Publication Date


Document Type


Committee Members

Nathan Klingbeil (Advisor)

Degree Name

Doctor of Philosophy (PhD)


A new theory of fatigue crack growth in ductile solids has recently been proposed based on the total plastic energy dissipation per cycle ahead of the crack. This, and previous energy-based approaches in the literature, suggest that the total plastic dissipation per cycle can be closely correlated with fatigue crack growth rates under mode I loading. The goal of the current research is to extend the dissipated energy approach to steady-state crack growth under mixed-mode I/II loading conditions, with application to cyclic delamination of ductile bimaterial interfaces. Such systems can occur in brazing, soldering, welding, and a variety of layered manufacturing applications, where high-temperature material deposition can result in a mismatch in mechanical properties between the deposited material and the substrate. The total plastic dissipation per cycle is obtained by 2-D elastic-plastic finite element analysis of a stationary crack in a general mixed-mode specimen geometry under constant amplitude loading. Numerical results for a dimensionless plastic dissipation per cycle are presented over the full range of relevant material combinations and mixed-mode loading conditions. Results suggest that while applied mode-mix ratio is the dominant parameter, mismatches in yield strength and hardening modulus can have a significant effect on the total plastic dissipation per cycle, which is dominated by the weaker/softer material. Results extended to general elastic-plastic mismatches provide substantial insight into the effects of crack-tip constraint, material hardening behavior and applied mode-mix ratio on the dissipated energy during fatigue crack growth. A consistent definition of the mode mix ratio is presented based on minimizing the elastic strain energy at a crack tip. Next, application of the current theory is demonstrated for thermomechanical fatigue of bonded bimaterials. Finally, the plastic dissipation computations are erformed in a probabilistic framework in an attempt to assess the variability of the fatigue crack growth rate based on variation in bulk properties.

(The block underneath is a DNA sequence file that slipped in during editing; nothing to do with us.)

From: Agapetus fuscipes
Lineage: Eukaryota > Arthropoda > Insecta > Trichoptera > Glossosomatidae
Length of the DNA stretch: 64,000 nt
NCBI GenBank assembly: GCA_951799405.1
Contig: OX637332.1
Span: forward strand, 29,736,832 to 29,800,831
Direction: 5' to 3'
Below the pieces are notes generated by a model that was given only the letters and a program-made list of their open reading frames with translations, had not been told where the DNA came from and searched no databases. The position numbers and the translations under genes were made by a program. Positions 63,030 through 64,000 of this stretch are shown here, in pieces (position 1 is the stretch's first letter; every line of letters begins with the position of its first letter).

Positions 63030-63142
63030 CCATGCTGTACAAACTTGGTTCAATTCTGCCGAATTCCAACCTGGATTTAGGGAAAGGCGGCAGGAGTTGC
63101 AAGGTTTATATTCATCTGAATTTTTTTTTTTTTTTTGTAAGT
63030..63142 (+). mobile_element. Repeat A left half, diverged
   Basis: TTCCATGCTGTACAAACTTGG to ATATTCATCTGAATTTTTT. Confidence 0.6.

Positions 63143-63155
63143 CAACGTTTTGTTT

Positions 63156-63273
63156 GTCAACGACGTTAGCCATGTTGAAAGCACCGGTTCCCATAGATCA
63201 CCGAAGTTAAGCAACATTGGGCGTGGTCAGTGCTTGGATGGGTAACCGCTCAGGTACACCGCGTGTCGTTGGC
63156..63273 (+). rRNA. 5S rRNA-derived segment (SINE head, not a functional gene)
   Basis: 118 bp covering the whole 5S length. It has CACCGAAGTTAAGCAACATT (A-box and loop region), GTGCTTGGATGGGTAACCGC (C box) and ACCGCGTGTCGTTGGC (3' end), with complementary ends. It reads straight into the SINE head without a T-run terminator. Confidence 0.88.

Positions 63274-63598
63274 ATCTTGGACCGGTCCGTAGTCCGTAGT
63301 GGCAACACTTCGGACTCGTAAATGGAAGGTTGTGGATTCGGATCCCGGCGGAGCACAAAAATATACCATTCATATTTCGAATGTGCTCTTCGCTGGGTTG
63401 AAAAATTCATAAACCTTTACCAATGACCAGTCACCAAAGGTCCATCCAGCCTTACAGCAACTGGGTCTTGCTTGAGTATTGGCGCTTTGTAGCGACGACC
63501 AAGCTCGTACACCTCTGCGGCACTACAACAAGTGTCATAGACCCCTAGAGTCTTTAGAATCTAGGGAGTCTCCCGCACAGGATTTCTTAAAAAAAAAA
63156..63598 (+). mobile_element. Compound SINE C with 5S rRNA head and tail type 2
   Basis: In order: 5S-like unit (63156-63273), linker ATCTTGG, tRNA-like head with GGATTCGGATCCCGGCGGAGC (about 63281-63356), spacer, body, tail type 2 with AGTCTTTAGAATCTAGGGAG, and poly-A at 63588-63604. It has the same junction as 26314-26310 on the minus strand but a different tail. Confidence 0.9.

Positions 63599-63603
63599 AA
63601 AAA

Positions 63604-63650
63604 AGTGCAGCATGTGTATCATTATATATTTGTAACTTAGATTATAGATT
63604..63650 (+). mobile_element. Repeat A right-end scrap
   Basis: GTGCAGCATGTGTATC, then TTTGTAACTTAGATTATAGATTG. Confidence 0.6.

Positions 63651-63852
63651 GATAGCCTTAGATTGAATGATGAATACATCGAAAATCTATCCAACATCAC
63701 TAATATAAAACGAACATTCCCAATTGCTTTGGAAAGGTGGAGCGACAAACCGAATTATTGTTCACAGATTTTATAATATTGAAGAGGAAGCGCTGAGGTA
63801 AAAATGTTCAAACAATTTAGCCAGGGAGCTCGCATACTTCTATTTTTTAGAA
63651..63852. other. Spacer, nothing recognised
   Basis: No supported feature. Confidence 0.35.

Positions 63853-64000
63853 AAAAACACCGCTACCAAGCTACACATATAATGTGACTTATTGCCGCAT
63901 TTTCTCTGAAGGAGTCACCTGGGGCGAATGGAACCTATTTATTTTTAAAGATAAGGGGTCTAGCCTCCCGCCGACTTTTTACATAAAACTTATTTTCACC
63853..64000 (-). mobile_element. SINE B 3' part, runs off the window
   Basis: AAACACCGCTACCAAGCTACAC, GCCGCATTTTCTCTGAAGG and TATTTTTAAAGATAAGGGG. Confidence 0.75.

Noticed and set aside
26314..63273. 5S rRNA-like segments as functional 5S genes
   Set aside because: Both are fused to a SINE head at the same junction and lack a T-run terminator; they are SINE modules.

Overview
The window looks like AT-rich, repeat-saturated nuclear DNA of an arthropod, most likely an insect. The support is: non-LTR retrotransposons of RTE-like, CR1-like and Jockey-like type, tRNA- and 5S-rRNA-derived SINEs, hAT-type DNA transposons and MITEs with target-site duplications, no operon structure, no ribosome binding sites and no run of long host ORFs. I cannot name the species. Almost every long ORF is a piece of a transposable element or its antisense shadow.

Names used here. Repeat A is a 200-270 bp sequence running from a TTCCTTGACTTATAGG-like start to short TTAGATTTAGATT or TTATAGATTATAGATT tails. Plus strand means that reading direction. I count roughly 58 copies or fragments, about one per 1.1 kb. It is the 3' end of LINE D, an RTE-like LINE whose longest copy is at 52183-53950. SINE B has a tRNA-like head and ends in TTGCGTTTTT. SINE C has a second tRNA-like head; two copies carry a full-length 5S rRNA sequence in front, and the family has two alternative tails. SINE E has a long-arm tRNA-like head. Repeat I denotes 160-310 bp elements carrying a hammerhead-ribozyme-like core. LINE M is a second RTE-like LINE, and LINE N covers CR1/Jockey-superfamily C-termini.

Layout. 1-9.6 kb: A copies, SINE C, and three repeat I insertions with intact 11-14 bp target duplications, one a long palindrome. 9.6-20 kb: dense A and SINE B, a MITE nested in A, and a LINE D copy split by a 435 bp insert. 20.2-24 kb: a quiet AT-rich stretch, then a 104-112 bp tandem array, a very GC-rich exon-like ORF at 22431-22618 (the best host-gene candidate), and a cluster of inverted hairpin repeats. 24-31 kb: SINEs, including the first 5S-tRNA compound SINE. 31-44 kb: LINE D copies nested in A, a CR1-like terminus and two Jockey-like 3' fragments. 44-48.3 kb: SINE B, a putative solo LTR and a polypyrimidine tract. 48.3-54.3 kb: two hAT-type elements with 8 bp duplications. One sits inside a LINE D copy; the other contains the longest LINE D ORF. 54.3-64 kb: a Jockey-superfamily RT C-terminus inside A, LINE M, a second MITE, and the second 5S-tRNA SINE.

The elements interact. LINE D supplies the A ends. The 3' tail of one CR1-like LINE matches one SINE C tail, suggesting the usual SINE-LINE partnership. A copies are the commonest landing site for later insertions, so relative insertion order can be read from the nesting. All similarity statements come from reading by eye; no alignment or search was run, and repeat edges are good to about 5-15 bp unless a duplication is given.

Page Count


Department or Program

Ph.D. in Engineering

Year Degree Awarded


Included in

Engineering Commons